Why is std::collections::BinaryHeap a max-heap?

This is mostly curiosity, but is picking max over min arbitrary, or is there a good reason to do so? In particular, Python's "heap" and Java's queue are min-heaps.

Reasons why min is natural:

  • sorted array is a min-heap
  • Dijkstra needs a min-heap
  • set of timers needs a min-heap

Reasons why max is natural:

  • it is useful for heap-sort
  • user-specified priorities need max heap

Additionally, while solving today's advent of code, I had a very fun, but frustrating bug, where I implemented Dijkstra, assuming the the heap is max heap. Because the code itself looked perfectly fine, debugging this was not trivial. I wonder if we could/should make it more obvious at the call-site that the heap is max. A straw man would be adding pop_max, peek_max, peek_max_mut methods, and deprecating unqualified versions.

I've actually wondered the same thing, and kind of wished that we could go back and change it to be a minheap. My issue with it being a maxheap is that it is different from what you'd get if you sorted a vector of the same values. I think I've seen other examples in the standard library where sorting something (or even iterating over something that is sorted) naturally implies starting at the minimum and monotonically increasing in value, but that isn't always the case.

In my personal opinion, this is one of the things that rust got wrong. All things that are sorted should have picked a direction (monotonically increasing or monotonically decreasing) and stuck with it. If all collections, iterators, (others?) used the concept of the same direction, then we wouldn't be surprised the way that @matklad was (BTW, you're not the only one that has gotten bitten by that 'feature'). I know that it is too late to fix this; rust is already past 1.0, and it would break guarantees to change the code. BUT, if I were planning out rust 2.0, I'd put this on the list of breaking changes to add in.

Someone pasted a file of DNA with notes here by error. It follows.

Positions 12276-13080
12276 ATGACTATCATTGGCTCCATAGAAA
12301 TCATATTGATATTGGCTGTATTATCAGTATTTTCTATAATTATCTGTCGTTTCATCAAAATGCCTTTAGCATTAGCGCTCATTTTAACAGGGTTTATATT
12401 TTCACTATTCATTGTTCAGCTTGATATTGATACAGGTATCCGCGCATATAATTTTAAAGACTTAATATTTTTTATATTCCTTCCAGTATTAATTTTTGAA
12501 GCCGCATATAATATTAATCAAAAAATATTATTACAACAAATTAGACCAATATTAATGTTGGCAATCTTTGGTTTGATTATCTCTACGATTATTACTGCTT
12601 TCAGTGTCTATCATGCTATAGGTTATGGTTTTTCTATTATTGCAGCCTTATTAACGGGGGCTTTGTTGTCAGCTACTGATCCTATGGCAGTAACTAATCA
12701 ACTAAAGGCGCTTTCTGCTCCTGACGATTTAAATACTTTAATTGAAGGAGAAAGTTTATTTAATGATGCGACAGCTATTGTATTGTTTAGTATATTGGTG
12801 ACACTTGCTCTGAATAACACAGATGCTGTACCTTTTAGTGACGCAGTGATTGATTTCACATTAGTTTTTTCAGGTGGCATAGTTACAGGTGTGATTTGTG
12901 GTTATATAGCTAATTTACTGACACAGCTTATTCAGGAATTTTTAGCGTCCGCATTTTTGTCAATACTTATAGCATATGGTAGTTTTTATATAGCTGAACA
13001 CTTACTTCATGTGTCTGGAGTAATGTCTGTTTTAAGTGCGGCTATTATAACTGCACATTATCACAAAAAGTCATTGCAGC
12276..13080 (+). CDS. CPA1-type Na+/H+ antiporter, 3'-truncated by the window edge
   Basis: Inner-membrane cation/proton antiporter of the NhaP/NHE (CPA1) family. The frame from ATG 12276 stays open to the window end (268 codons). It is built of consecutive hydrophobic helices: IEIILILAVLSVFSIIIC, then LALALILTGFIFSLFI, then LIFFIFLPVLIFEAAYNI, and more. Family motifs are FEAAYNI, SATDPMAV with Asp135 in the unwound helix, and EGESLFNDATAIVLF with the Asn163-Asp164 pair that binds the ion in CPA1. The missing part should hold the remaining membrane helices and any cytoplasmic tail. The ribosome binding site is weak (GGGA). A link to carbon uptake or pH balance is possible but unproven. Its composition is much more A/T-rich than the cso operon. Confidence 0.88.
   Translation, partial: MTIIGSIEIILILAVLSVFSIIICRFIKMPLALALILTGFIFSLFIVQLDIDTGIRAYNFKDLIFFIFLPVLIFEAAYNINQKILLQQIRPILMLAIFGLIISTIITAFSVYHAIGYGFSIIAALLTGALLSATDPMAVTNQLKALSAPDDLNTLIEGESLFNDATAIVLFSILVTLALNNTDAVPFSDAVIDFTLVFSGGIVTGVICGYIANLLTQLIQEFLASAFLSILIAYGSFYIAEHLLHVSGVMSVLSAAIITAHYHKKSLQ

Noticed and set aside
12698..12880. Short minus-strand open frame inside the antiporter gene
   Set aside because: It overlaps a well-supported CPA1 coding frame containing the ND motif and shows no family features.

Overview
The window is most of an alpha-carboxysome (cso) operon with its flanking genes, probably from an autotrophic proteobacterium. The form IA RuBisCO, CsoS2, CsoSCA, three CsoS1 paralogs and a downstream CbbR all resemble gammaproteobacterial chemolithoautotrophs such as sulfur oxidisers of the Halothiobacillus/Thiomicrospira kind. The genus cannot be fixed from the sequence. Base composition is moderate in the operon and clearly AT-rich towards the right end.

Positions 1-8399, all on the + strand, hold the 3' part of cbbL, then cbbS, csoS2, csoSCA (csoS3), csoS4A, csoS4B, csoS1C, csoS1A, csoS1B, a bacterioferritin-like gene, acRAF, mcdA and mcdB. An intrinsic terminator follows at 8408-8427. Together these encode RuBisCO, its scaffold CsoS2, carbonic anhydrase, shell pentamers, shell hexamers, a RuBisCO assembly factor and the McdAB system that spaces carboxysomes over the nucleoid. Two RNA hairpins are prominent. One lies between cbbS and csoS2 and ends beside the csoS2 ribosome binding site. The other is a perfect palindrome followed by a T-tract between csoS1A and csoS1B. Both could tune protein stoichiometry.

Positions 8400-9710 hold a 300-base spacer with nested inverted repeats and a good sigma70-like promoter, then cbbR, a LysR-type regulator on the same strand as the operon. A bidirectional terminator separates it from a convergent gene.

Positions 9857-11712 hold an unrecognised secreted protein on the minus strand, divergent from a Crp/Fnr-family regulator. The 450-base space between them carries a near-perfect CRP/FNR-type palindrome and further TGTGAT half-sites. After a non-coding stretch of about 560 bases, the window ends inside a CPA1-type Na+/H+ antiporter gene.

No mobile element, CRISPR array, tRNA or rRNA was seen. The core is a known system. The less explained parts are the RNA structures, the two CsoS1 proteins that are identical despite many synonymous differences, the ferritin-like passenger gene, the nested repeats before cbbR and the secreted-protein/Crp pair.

Could just add a MinBinaryHeap.

There is the binary-heap-plus crate, and see its references back to discussion in this forum.

I think, it is connected to heapsort. Let me remind how heapsort works:

  1. Heapify input array inplace.
  2. N times: 2.1 swap last heap (i.e. arr[n-i-1] item on i-th iteration) with first. 2.2. Decrement heap len by 1 2.3 Sift arr[0] down.
  3. Done

So, we maintain both heap and some answer suffix on one vector in same time. And since we only extract elements from heap tail, it remains correct. But if you pop_front() heap, it can easily break (e.g. 3 1 2 is correct maxheap, but 1 2 is not). So, we need maxheap to do heapsort.

BinaryHeap<std::cmp::Reverse<T>> is almost MinBinaryHeap<T>: https://doc.rust-lang.org/std/collections/struct.BinaryHeap.html#min-heap


Except that you always have to have that oh-so-slightly annoying Reverse in there (I always forget to add the .0 to pull out the object I actually want). I know that this isn't a real issue, but I stub my toe on it often enough that it leaves me muttering on a regular basis.

I don’t have an answer to that. However at this point it would be historical curiosity at most, we can’t change it now.

If you feel this it worth spending time and energy on this, I would suggest:

  • Make a library that provides a min-heap with an API identical to std::collections::BinaryHeap. (I think this should be possible by wrapping BinaryHeap<Reverse<T>>)
  • Put it up on crates.io
  • Gain some usage experience
  • Then propose adding it to std::collections

If the API ends up indeed the same then there isn’t much of a design discussion to be had so an RFC may be unnecessary and that last step could be in the form an #[unstable] implementation PR.


Honestly, I don't feel its worth the effort. This is just enough of an annoyance that I stub my toe on it regularly, but not quite enough for me to justify the effort of making a crate for it.